There are many ways to explore a country and one of the most popular methods in the US is via a recreational vehicle (RV). Think of an RV as your personal mobile home, which includes facilities like a kitchen, dining table, queen size bed (and a few single beds), fridge, generator, and a bathroom (toilet and shower).
We were lucky enough to do a 13 day trip from Los Angeles CA, to Dallas TX, in Nov 2015 and we learnt a little about RV'ing (this was our first experience with an RV so we were definitely very green!). We'd love to share what we learnt which may enhance your experience if you ever decide to do a similar thing.
Where do you start?
OK, so you've decided to hire an RV so what now? There are many options, such as paying full price in peak season (which could cost you $2000USD+ for a week!), getting an off-peak special which could save you 40-50%, or snagging a relocation deal which could cost you as little as $1 per day with a fuel allowance. If you've got the flexibility, then a relocation deal is such a great way to go (that's what we did).
What's an RV Relocation? In many instances, RV companies will require an RV to be relocated from one part of the country to another. Usually this is because they're running low on rental vehicles at the destination or you may be delivering a vehicle to its new owner. Because the RV companies require this service, your rental price is very low and they often offer incentives.
The most popular rental and relocation RV's are Class C RV's, which are quite a bit bigger than a campervan but not massive like a Class A (basically the size of a bus and you'll need more than your standard car licence to drive one of these). Class C RV's will have the above listed amenities, can be driven on a normal car licence and will have a cool walk-thru feature (walking between the driver and passenger seat to the back of the RV).
The best rental companies that we found are in the list below. Keep your eyes open for special deals such as one-way specials, free mileage, or off-season specials. Before we managed to find a relocation deal, we almost booked an RV with Apollo at close to 50% off.
There are two main companies that act as comparison sites for relocation deals. Often the rental companies in the above list will have their own relocation deals but from our experience they usually show up first on the following comparison websites:
You will pay a small booking fee when using one of the comparison sites but it's fairly minimal. If you find a relocation deal via the above sites, you can always try to find which rental company the deal is coming from and book with them directly in order to save on the booking fee. You can sign up to newsletters to be notified when a relocation becomes available but keep in mind you need to be flexible as most relocations don't become available until two weeks beforehand. We booked through Imoova and everything went really smoothly.
As an example of how a relocation deal can work, I'll run through our personal experience. We decided that our ideal scenario would be to relocate an RV from LA to Dallas (as Jen's uncle and aunty lived in Dallas and we wanted to visit them) so we held out for such a deal. This is how we went about it:
- We signed up to both the Imoova and the Transfercar newsletters about six weeks before we left.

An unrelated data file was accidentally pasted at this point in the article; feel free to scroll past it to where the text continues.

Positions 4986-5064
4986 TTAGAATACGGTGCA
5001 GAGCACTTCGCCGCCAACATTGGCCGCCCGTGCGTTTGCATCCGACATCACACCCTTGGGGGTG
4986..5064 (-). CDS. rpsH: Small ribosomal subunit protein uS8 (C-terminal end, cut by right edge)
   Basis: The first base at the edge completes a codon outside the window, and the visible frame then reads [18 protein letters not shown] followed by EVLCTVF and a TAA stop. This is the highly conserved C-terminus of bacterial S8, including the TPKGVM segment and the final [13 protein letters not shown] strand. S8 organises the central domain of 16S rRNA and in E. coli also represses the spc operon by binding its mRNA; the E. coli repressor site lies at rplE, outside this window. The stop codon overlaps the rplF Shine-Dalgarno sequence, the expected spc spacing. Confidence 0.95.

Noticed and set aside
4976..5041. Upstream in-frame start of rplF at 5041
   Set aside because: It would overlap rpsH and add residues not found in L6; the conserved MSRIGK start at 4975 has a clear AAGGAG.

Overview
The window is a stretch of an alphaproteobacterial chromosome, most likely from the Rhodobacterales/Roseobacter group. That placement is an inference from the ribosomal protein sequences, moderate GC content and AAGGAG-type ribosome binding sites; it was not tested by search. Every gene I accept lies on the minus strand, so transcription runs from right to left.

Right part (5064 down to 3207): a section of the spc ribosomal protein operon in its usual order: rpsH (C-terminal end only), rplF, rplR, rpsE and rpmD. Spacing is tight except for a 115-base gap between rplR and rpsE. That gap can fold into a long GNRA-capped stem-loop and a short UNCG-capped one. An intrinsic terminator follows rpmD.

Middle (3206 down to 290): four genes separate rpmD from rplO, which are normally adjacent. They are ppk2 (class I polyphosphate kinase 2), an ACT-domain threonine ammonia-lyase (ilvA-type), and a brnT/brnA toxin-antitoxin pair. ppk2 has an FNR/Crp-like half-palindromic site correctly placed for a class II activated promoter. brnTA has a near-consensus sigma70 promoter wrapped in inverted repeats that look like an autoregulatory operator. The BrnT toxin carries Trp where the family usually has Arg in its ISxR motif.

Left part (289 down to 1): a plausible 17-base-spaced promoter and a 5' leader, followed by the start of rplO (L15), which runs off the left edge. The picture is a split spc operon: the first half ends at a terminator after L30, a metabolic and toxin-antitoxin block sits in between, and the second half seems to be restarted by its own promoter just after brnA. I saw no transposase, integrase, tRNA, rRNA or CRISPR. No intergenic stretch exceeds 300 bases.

- Just to make sure we had all bases covered, we would check their websites everyday for any new listings.
- About two weeks before we left for the US, we checked the Imoova website and a relocation became available from LA to Dallas for our specified dates (we found the RV on the website about 24 hours before we got the email newsletter notification!). The RV was from El Monte RV.
- The deal was LA to Dallas, 8 days at $1 per day, around 1600 miles included. Also a $200 fuel allowance was included. An additional maximum of an extra 5 days was available at $60 per day so we took that option - this also increased the free mileage to 2450 miles. The total was $308, plus a $60 booking fee, for 13 days. We ended up using $400 in fuel (so after the rebate our cost was $200) and used up a little more than our included miles (we went over by 20 miles and this cost 40 cents per mile for a total of $8). That's equivalent to $44 per day (RV hire costs and fuel) and we averaged $11 per night for overnight stops, for a grand total of $55 per day. That's pretty awesome when you think that's your transport and accommodation costs sorted!
- Insurance was included, with a $1000 excess (our travel insurance covers excesses up to $4000 so this wasn't an issue).
On the Road
You've organised your RV and you're about to drive it out of the parking lot, what can you expect? The first thing I noticed is that they're quite big but luckily enough most of the roads in the US are wide. You'll also have to rely on your side mirrors - the rearview mirror is pretty much useless at assessing the traffic situation behind you. Because of the size and weight of the RV everything happens much slower - take corners slowly and allow for a much longer braking distance than a standard car. And be particularly careful of the height - your RV insurance generally won't cover damage to the roof so it's super important to be aware of any low overhead barriers, low bridges or overhanging branches. And no drive-thrus! Our RV had an approximate height of 3.65m (12ft) so I was really aware of clearances. Tree branches were the only thing that really caught me out (usually in national or state parks) but luckily the ones that I hit were only thin and didn't do any damage!
So you've spent your first day in your RV, you're tired and need a place to stop for the night. Although it's not always possible, it makes life so much easier if you find your overnight resting spot before it gets dark. You'll have two major options - with or without hookups. Hookups are water, sewerage (or a dump station) and power. Your main overnight parking options are:
- A rest area. Pros - convenient, free, toilets. Cons - often noisy as it's close to the highway and trucks come and go all night, no hookups.